Yet, blind to its many benefits of enhancing sustainable mobility for the masses, the authorities in Kolkata have gnawed away at the network. Roads have been built over tracks at some spots, its accompanying electric cables still hanging overhead. Cables have been pulled down elsewhere to make way for flyovers, tracks still gleaming below.
Even reserved stretches alongside tracks - allowing passengers to get off and wait for traffic to clear before crossing the road - were encroached on to widen roads for other vehicles but inconveniencing tram users.
"Both young and old will start availing themselves of the system in a big way if it is modernised and made reliable as well as safe," added Mr Anurag Mitra, 38, a bank analyst and another CTUA member.
The city's many tram depots are today littered with unused and decaying tram cars and some real estate assets in these depots have been sold off in lucrative deals.
Mr Subir Bose, the general secretary of the Calcutta Tramways Workers' and Employees' Union, said nearly 120 cars lying around in these depots can be used if new drivers are recruited and trained.
But recruitment of new drivers stopped around 2010 and an in-house driving training school folded four years ago.
Lack of drivers - the tramway system has around 85 of them - often leads to delayed and irregular services, putting off even the few remaining dedicated commuters. The budget for spare parts, Mr Bose added, has also fallen to a third from around 60 million rupees (S$ 1.09 million) in 2011-12.
The West Bengal Transport Corporation, which manages the system today, has sought to make trams more attractive through initiatives such as air-conditioned services, a tram library and even wi-fi services introduced this month to attract youth. Its managing director Rajanvir Singh Kapur did not respond to a request for an interview.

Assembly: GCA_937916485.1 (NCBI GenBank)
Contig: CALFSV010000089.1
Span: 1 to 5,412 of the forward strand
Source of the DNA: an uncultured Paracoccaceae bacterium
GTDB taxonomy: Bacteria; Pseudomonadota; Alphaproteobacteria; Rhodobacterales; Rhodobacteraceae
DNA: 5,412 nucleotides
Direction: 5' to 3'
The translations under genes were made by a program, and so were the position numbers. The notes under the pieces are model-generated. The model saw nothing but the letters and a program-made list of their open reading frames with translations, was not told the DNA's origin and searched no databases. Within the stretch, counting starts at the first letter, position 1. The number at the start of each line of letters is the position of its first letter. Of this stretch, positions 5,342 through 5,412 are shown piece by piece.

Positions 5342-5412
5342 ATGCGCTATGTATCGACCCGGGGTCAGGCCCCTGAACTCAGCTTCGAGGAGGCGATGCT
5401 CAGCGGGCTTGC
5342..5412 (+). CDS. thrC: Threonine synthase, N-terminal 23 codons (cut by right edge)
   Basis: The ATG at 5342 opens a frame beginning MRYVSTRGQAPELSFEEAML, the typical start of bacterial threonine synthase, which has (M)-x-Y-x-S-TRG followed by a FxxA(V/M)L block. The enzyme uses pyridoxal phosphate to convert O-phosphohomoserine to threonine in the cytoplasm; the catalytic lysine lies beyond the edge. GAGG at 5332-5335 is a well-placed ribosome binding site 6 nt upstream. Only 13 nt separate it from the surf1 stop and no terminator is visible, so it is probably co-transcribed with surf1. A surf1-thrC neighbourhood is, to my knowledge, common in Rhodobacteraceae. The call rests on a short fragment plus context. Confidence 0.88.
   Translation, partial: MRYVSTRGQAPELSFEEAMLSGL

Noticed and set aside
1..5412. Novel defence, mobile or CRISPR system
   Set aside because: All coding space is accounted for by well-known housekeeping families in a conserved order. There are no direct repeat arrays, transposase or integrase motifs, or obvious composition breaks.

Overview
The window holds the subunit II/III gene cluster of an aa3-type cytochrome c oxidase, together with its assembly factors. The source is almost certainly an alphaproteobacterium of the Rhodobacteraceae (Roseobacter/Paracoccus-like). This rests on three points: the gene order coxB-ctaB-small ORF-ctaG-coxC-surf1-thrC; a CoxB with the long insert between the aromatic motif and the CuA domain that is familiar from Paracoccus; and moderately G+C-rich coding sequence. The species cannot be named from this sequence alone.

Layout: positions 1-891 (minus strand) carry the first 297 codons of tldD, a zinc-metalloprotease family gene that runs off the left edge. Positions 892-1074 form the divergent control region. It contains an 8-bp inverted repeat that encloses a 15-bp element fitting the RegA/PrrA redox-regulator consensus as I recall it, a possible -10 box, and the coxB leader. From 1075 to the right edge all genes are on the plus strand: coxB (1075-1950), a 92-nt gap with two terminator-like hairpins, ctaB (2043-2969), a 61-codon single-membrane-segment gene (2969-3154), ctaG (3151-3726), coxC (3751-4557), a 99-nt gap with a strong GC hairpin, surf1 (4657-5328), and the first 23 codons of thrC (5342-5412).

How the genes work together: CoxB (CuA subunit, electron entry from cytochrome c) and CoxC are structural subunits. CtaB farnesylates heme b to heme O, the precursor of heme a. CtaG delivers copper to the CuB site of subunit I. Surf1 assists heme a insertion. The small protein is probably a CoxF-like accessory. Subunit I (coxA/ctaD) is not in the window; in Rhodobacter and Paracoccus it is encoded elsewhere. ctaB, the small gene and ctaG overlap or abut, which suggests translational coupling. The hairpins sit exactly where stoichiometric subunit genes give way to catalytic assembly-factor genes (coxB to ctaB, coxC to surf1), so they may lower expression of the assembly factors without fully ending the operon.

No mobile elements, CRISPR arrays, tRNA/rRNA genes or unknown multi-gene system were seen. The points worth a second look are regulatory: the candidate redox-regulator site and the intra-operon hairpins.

But these measures have failed to placate the CTUA and others who termed them an "eyewash" and no substitute for a frequent, punctual and efficient - even if basic - tram service.
"The tram has a sentimental value for people in Kolkata and all these efforts are just an attempt to protect that sentiment," said Mr Bose. "There is practically no vision on how to make tram services better overall and draw more commuters."
Dr Bhattacharyya told The Straits Times the tramway's revival should be relatively easy as most of the infrastructure required, such as tracks, depots, a workshop, electric posts and coaches, exists already. "What's not there though is the political will." he added. "Do I give unions running auto-rickshaws (tuk-tuks) priority, or trams?"
Survival, revival of tram systems
Many other Asian cities had functioning tramway systems that were built in the late 19th and early 20th centuries.
These systems, including the ones in Mumbai and Singapore, have mostly shut down.
The exceptions include the systems in Kochi in Japan, and Hong Kong. These cities continue to operate tram systems that go as far back as 1904.
But trams have seen a renaissance as a viable public transport system in recent years. Beijing, for instance, opened a new tram line last month.
In Australia, Melbourne continues to operate the world's largest network of trams, with 250km of track and more than 5,000 services every day.